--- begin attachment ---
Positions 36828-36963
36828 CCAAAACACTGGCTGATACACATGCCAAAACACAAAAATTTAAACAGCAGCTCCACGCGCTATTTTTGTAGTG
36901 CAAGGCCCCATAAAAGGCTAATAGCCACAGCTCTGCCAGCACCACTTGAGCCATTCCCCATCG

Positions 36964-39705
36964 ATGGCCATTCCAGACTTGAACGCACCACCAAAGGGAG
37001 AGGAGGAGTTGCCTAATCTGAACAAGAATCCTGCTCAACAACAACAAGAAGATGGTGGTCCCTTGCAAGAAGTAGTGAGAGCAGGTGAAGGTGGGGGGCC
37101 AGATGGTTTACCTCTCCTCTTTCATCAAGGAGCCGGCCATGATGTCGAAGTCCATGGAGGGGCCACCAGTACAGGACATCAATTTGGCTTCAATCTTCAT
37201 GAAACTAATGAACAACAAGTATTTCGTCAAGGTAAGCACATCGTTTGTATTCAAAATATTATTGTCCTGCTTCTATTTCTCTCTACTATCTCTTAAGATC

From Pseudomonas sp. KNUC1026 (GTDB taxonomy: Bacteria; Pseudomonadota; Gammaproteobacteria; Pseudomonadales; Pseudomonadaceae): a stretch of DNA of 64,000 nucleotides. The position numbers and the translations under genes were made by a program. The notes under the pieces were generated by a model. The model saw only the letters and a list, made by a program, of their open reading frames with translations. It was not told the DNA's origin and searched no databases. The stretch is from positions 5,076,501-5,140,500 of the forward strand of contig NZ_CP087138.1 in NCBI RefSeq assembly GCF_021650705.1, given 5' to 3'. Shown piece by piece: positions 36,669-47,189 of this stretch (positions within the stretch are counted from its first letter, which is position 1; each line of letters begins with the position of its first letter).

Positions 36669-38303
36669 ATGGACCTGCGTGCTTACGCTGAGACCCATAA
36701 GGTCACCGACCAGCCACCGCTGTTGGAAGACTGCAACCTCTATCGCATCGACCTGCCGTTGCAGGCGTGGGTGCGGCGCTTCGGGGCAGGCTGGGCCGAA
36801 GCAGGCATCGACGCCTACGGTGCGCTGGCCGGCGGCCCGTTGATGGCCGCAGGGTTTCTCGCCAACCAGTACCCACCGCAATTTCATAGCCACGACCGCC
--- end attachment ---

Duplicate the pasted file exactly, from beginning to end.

Positions 36828-36963
36828 CCAAAACACTGGCTGATACACATGCCAAAACACAAAAATTTAAACAGCAGCTCCACGCGCTATTTTTGTAGTG
36901 CAAGGCCCCATAAAAGGCTAATAGCCACAGCTCTGCCAGCACCACTTGAGCCATTCCCCATCG

Positions 36964-39705
36964 ATGGCCATTCCAGACTTGAACGCACCACCAAAGGGAG
37001 AGGAGGAGTTGCCTAATCTGAACAAGAATCCTGCTCAACAACAACAAGAAGATGGTGGTCCCTTGCAAGAAGTAGTGAGAGCAGGTGAAGGTGGGGGGCC
37101 AGATGGTTTACCTCTCCTCTTTCATCAAGGAGCCGGCCATGATGTCGAAGTCCATGGAGGGGCCACCAGTACAGGACATCAATTTGGCTTCAATCTTCAT
37201 GAAACTAATGAACAACAAGTATTTCGTCAAGGTAAGCACATCGTTTGTATTCAAAATATTATTGTCCTGCTTCTATTTCTCTCTACTATCTCTTAAGATC

From Pseudomonas sp. KNUC1026 (GTDB taxonomy: Bacteria; Pseudomonadota; Gammaproteobacteria; Pseudomonadales; Pseudomonadaceae): a stretch of DNA of 64,000 nucleotides. The position numbers and the translations under genes were made by a program. The notes under the pieces were generated by a model. The model saw only the letters and a list, made by a program, of their open reading frames with translations. It was not told the DNA's origin and searched no databases. The stretch is from positions 5,076,501-5,140,500 of the forward strand of contig NZ_CP087138.1 in NCBI RefSeq assembly GCF_021650705.1, given 5' to 3'. Shown piece by piece: positions 36,669-47,189 of this stretch (positions within the stretch are counted from its first letter, which is position 1; each line of letters begins with the position of its first letter).

Positions 36669-38303
36669 ATGGACCTGCGTGCTTACGCTGAGACCCATAA
36701 GGTCACCGACCAGCCACCGCTGTTGGAAGACTGCAACCTCTATCGCATCGACCTGCCGTTGCAGGCGTGGGTGCGGCGCTTCGGGGCAGGCTGGGCCGAA
36801 GCAGGCATCGACGCCTACGGTGCGCTGGCCGGCGGCCCGTTGATGGCCGCAGGGTTTCTCGCCAACCAGTACCCACCGCAATTTCATAGCCACGACCGCC